UNITED STATES—When I heard the news late Sunday about the death of horror director Wes Craven I was left num. This is a man who literally reinvented the horror genre in my opinion on two occasions: in the 80s (the explosion of the horror genre) and the 90s (with the reinvention of the genre). This was a guy who grew up noting he wasn’t really allowed to watch horror flicks so to see him manifest such dark material left people scratching their heads.
I’ll be honest I was not a fan of some of his earlier works, “The Last House on the Left” and “The Hills Have Eyes.” I’m just not a lover of torture porn, horror films, but I am a fan of horror (that follows the rules of suspense, narrative and scares). I have invested my writing skills, particularly on the screenplay front because of iconic horror classics. He totally changed the genre in 1984 with the release of “A Nightmare on Elm Street’ which may be the most original idea that I can imagine. A boogeyman that can kill people in their dreams? Pure genius!
I’ll admit the first is a classic, but it’s apparent where Craven’s strokes of genius appear throughout the franchise. His co-writing credit on “A Nightmare on Elm Street 3: Dream Warriors” makes it a sequel that comes damn close to outdoing the original and his deliciously scary “Wes Craven’s New Nightmare” introduces a terrifying element to the dream stalker. The character of Freddy Krueger reinvigorated an unbelievable idea for a story idea during my senior year in high school and was the birth of my fledging career to become a screenwriter.
I’m dying to share the idea that I came up with, but if I told you, I’d seriously have to kill you! Let’s just say it changes the entire dynamic to the “Nightmare on Elm Street” franchise. The flick was rebooted in 2010 to no success whatsoever, and looks to get another go around in the coming year or so. Guess we’ll see what happens.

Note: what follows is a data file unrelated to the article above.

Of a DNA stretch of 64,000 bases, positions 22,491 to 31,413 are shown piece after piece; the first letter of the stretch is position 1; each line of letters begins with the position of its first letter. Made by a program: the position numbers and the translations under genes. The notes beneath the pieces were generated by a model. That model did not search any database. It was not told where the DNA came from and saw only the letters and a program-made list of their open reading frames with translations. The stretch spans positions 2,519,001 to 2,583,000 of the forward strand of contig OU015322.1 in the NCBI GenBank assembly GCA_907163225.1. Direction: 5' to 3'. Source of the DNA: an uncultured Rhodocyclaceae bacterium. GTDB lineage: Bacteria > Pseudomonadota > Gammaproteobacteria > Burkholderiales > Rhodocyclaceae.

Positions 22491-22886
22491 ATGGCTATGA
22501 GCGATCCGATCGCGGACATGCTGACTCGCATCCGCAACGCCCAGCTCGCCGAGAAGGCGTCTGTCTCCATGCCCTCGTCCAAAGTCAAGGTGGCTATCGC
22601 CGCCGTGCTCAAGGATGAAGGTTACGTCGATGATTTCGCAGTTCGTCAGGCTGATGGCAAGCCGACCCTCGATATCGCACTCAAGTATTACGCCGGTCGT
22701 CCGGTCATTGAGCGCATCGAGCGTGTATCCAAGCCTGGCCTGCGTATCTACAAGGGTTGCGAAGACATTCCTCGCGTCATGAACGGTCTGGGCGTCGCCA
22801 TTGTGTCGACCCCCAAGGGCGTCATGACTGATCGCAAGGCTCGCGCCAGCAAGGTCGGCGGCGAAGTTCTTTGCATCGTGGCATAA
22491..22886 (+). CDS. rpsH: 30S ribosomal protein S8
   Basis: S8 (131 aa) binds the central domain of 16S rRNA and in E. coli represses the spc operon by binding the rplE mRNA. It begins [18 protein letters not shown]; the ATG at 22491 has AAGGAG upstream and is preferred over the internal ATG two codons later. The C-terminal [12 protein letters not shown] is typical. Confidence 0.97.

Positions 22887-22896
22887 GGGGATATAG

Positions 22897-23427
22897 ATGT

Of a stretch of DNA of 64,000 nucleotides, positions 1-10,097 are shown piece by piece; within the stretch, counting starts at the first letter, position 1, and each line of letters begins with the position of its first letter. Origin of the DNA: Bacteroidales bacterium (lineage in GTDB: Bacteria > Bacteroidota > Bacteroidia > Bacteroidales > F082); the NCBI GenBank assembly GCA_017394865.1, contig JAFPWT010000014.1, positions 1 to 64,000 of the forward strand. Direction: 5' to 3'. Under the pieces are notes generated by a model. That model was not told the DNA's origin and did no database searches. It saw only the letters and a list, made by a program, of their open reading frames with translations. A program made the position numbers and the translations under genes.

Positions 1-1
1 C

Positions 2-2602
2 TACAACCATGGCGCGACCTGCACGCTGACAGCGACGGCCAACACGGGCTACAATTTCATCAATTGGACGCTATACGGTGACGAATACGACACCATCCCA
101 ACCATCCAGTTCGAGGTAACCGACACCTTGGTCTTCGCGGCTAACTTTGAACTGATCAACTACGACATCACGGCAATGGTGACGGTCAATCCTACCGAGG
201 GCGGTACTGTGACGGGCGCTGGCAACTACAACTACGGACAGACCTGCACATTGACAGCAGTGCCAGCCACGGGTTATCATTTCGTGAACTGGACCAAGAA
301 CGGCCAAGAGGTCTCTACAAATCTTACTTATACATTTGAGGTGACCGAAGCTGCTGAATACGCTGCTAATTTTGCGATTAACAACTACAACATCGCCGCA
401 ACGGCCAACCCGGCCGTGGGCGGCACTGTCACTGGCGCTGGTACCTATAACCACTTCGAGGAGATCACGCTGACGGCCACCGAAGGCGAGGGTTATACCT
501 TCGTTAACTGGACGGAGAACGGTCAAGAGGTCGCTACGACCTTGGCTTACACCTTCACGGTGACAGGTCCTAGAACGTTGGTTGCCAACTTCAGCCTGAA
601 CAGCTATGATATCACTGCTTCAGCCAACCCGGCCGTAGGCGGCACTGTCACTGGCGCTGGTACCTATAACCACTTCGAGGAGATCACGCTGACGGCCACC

Not only did Freddy become an iconic character, but Craven became responsible for crafting another iconic villain alongside screenwriter Kevin Williamson with the brilliant “Scream” which changed the game of horror in 1996. I mean seriously, as a child of the 80s I grew up watching all the horrid horror flicks of that decade. By the time the 90s came around, the genre was seriously dead, but “Scream” changed all of that.
The series which decided to utilize the meta-narrative and poke fun of the tropes of the horror genre introduced audiences to new rules to the genre and the iconic Ghostface character whose resemblance to the ‘Scream’ painting was all too uncanny. I think what sold audiences so well on that franchise is that eerie threat of receiving a menacing phone call, in addition to making characters who the audience felt were acting in a manner similar to what they’d do in a horror flick.
While “Scream” will always be a classic, I love “Scream 2” for setting the stakes even higher. Craven’s ability to craft that super suspenseful scene in the car with Sidney and Halle being trapped might be one of my top-edge of your seat moments in horror history. The feeling of watching that scene in a packed movie theater left audiences reeling. You felt as if you were in that vehicle with the characters, only a smart director can craft such a technical feat.
As a filmmaker Craven utilized the art of subtlety in a way that many filmmakers aren’t capable of grasping. Particularly in the horror genre; at times what you see is horrific, but sometimes what you don’t see is just as horrific. I mean you love the character of Freddy just as much as you love the protagonist Nancy in “A Nightmare on Elm Street.” That is no easy feat to accomplish. I mean he seriously made people question the depth of how traumatic one’s dreams can be on the body. Sleep deprivation is no joke; we may have thought so post 1984, but after Freddy was unleashed it changed the ballgame.
Wes Craven you will always be a director whose work I thoroughly enjoyed and is well regarded as inspiring me as a filmmaker. Why? Originality is something that is not easy to come by in Hollywood; an industry that is known for not taking as many risks as possible. Sometimes pushing an idea when no one except one person believes it is the key to shining a lot on something that can be beyond special, but a game-changer. You will indeed be missed!